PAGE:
The Hardest Question was an experiment in preaching the Revised Common Lectionary. All posting is finished, but the content will continue to live here in archive form. You can discover new content by former THQ curator Russell Rathbun at Question the Text.


Nature’s Doxology

Hearing the praises of God at the beach.

by Lauren F. Winner

Psalm Reading:  Psalm 96

For Sunday, June 2 , 2013: Year C—Lectionary 9 (4)

Of all the many wonderful songs our synagogue’s music director led on Sunday mornings, the tune by Robert Weinberg, whose chorus, I now realize, came from Psalm 96:11, was my favorite

What leaps out to me still, when reading this Psalm, are the leaping praises of the natural world.  It is not just Israel that is praising God; it is all the nations. And it is not just the nations; it is the very fabric of Creation. The same Creation that groans (Romans 8) here sings hymns of exultation to God. 

Roar with Praise

Amid the various bits of “nature imagery” in this psalm, the water imagery is especially striking. Usually, a roaring sea is frightening:  a roaring see is a dangerous, judging, tsunami thing.  For example, Psalm 107:  the water that the Lord stirs up threatens to drown; the people cry to God; God stills the waters. As William Brown, in his wonderful study Seeing the Psalms:  A Theology of Metaphor notes, the Psalmist also invokes water as a metaphor of nourishment: God turns the desert into pools of water; water in the dry deserts testifies that God has visited there—the water is a sign of God’s “enriching” the earth (see Psalms 65, 104, 107). In Psalm 72, rain showers testify to, in Brown’s words, the “stabilizing, moral force” of God’s reign.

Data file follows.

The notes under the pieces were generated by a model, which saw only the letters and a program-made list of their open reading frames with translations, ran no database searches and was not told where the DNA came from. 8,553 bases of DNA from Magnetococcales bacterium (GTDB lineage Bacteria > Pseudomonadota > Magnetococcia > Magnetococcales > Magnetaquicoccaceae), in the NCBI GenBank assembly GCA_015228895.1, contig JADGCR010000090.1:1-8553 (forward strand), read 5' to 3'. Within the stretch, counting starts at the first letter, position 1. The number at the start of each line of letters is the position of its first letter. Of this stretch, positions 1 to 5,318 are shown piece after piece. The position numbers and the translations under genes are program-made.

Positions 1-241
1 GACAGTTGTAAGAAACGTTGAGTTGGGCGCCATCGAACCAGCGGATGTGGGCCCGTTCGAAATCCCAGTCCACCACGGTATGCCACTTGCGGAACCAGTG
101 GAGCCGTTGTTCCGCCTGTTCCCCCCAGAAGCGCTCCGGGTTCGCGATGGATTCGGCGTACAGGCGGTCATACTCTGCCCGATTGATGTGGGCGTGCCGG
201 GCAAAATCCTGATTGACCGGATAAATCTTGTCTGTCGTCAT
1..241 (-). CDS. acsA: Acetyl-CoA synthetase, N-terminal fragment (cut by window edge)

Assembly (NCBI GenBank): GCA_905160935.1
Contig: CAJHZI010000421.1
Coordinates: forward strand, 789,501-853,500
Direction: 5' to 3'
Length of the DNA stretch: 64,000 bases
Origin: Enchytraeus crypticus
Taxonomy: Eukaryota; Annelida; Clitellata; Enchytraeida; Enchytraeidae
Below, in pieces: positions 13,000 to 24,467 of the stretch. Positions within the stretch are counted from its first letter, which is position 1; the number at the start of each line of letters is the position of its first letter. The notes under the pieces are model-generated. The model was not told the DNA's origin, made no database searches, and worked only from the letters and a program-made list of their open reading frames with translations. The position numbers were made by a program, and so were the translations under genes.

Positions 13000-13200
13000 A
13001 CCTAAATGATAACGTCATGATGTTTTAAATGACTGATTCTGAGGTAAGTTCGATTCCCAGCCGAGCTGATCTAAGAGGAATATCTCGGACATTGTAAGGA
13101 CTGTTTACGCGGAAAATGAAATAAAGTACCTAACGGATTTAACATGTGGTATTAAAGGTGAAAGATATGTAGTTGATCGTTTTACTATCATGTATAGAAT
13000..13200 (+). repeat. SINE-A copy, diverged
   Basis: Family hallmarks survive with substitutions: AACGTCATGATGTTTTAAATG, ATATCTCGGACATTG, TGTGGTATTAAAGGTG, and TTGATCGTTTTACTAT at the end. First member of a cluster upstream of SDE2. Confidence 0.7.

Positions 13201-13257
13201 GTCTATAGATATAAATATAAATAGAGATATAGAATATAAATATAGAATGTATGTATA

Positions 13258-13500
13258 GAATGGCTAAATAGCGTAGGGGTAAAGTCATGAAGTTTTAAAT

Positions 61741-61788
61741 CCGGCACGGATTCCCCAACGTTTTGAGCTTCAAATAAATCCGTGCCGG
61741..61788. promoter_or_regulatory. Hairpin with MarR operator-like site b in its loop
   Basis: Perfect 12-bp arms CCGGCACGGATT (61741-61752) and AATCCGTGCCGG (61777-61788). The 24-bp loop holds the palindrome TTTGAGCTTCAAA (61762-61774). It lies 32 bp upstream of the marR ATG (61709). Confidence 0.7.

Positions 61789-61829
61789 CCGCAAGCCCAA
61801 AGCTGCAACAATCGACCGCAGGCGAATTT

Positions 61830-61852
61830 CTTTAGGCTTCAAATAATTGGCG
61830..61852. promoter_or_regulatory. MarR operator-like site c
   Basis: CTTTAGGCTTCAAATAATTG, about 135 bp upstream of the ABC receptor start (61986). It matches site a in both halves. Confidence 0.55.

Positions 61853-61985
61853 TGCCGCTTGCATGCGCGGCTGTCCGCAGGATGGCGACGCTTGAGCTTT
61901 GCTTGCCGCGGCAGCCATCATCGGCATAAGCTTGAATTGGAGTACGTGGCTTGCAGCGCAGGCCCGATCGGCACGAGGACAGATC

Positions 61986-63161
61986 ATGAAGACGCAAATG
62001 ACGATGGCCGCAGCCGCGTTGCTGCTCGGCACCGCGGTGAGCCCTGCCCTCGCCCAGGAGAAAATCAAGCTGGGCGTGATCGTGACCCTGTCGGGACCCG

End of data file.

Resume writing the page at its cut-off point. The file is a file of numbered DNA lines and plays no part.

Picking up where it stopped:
And then, in our psalm, the waters are themselves the bearers of doxology. The seas are told to roar with praise.  Let the sea roar, let people rejoice.

As far back, then, as Bible times people understood nature as a bearer of sacred meaning.  And if a Psalm could instruct the trees to sing and the seas to roar in praise, then surely when a woman who prayed those psalms walked through a field or stared out at a sea, she might think she could hear whispers of that eschatological praise in the sound of the waves or the whip of the wind.

I want to hear of God when I go to the ocean.

Preaching the Ocean’s Praise

So where does one go in the pulpit with nature’s praising God?

One might make the ethical turn, the green turn—something like, if the ocean can praise God, and if the ocean’s roar has an eschatological role to play, shouldn’t we take better care of the oceans now? And then we’re off:  over-fishing, rising sea levels, oil spills.

A second question that these nature texts open up is the question of where we hear from and of the Holy:  yes, Scripture, but also we hear of and from God through one another, through ourselves, and, if the suggestions of numerous psalms are correct, from nature. This, I think, is something our congregants are eager to hear about:  where where where can we hear from God?

And perhaps underneath the ethics and the theology lies a sermon of praise. Doxology.  The seas sing in doxology. What if our sermon were nothing more and nothing less than a transcription or translation of that praise? What if we preached a whole sermon that was nothing but praise? I don’t know if I have the courage to do that.

My Neighbor and her Sunday Morning Hike